Massachusetts Professional License and Fee Changes

Posted: January 10th, 2013 | 3 Comments »

This week the Patrick administration submitted a proposal to change some aspects of the Division of Professional Licensure to streamline certain areas as well address some fee issues. The intention is to make it easier and less expensive for small businesses in the state. The changes can be seen at the Governor’s website.

A few of the most important changes affect massage license fees as well as barbering, cosmetology and electrology which will now all be under one board. The change in the fees for massage are not yet delineated but this is the time for all massage therapists to get involved to push the board to advocate for the renewal fee to be reduced or the interval for renewal to be increased. The Board of Massage information on meeting schedule as well as agendas are posted online.

Some of the meeting is open to the public and some is closed. But it’s possible to request public discussion on topics that are important to the massage community. The reality is that very few people attend board meetings. Whether people believe that their professional organizations are involved (usually through a lobbyist) or other people are taking care of things, the bottom line is that if you don’t get involved then you can’t complain if you think the fees are too high or the regulations are misguided.

That’s why if you belong to a professional organization it’s also good to make sure that they are watching out for your interests as well. In Massachusetts, for instance, massage practitioners are paying much higher and more frequent fees than other professions pay but to date, there has been no visible activity by the professional organizations that represent massage to lower the fees.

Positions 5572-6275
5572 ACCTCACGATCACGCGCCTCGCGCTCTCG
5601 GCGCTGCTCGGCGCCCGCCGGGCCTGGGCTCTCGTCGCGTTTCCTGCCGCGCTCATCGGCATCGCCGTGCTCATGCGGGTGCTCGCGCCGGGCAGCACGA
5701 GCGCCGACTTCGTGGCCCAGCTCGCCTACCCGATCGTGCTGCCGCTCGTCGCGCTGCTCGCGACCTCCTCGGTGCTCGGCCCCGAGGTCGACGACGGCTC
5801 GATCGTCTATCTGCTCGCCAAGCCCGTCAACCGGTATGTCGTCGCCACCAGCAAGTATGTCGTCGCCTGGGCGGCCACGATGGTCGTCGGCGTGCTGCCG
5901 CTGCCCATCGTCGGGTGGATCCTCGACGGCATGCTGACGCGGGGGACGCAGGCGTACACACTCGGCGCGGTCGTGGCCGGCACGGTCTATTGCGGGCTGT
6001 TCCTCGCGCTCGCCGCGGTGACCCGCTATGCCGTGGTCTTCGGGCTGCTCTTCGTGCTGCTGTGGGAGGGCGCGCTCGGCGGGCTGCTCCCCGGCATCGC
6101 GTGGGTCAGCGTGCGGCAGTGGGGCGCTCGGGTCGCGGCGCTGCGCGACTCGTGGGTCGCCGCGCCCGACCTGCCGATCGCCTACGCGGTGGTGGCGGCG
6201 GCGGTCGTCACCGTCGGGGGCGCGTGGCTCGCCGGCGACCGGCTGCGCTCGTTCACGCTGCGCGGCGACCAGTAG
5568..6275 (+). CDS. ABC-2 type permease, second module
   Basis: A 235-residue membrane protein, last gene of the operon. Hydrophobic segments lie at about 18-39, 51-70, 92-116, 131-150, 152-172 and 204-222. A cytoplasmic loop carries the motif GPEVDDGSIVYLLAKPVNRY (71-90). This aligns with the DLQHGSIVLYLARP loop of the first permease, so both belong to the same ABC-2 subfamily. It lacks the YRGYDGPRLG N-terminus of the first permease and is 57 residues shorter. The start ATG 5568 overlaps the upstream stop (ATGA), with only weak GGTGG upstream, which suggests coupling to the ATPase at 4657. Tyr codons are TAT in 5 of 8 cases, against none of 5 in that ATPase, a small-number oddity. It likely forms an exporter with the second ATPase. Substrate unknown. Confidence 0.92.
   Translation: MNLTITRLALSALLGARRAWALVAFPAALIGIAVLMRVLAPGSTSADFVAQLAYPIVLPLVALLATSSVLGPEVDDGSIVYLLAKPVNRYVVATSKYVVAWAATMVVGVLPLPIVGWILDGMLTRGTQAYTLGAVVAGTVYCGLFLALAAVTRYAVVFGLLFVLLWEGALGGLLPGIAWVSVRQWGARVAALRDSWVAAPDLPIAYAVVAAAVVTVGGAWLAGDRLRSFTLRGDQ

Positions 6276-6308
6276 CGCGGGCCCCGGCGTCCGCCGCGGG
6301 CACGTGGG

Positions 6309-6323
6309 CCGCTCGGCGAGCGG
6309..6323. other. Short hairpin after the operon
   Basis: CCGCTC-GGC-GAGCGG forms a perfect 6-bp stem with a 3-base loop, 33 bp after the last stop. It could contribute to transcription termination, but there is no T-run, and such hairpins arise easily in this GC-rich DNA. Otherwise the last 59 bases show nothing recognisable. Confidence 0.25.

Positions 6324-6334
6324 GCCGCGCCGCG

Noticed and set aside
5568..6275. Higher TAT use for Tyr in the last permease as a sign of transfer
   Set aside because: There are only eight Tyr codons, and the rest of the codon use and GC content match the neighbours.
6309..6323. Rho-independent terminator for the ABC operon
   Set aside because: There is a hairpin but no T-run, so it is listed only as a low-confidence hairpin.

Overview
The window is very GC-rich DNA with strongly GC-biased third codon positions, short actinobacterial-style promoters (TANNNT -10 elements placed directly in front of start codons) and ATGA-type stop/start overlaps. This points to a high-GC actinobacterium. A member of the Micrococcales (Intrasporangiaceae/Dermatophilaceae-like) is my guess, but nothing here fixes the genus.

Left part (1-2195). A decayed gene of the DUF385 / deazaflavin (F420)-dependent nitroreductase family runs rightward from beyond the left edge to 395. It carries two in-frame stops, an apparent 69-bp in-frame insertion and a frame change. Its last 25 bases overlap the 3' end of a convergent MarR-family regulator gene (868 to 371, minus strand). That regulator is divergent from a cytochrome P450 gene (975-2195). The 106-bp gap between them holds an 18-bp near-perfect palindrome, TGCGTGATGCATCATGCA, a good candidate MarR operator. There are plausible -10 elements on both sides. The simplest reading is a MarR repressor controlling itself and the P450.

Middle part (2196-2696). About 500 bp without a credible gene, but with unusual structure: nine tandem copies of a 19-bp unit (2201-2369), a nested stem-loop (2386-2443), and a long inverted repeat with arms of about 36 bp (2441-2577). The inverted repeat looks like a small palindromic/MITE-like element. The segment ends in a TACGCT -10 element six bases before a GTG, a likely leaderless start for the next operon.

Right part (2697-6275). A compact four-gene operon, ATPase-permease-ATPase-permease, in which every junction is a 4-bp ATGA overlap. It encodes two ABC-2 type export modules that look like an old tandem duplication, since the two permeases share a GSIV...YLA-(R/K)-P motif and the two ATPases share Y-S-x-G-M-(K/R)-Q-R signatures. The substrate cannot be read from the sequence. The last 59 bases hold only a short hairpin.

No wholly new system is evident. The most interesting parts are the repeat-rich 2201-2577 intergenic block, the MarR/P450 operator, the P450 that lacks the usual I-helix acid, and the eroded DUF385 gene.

Since the current proposal came from the Governor, there will be a lot of focus by the various departments in the state to move it forward. This is the time to renew your involvement and push both your professional organization and the Board of Massage to advocate for a more reasonable fee structure.

Get involved!

 

3 Comments on “Massachusetts Professional License and Fee Changes”

  1. 1 Dennis M. Liberge Sr. said at 2:28 am on January 10th, 2013:

    Please let me know wend and where, i can help by making some phone call.

  2. 2 Cathleen Hagar said at 12:44 pm on January 10th, 2013:

    Hello,
    I am an LMT in Greenfield. I only make about $2500/year working part time as an LMT at the YMCA in Greenfield. It is very hard for me to come up with $150 every year for my license renewal, as well as the ABMP membership that is required for licensure. If the state would lower the fee, or make the license expire after 2 years instead of every year, this would help with the finances of my house hold. Thank you for your attention to this matter.
    Cathleen (Cathi) Hagar

  3. 3 Kris Stecker said at 5:45 pm on February 3rd, 2013:

    Hi Cathleen.

    When the Board with input from the AMTA lobbyist were setting the fees they didn’t take into account the part-time nature of massage therapists. They did it on the model of plumbers, cosmetologists and other professions that are dominated by full-time employment. But on top of that, the board specifically wanted annual renewals because they were hyper focused on closing down illegitimate activity and because they basically don’t trust the majority of the massage therapists. Even though I have brought this up multiple times, there has been very little interest by the AMTA to change it and very few practitioners who have volunteered to put time into changing it. As a result, it will stay this way into the foreseeable future.

    Kris


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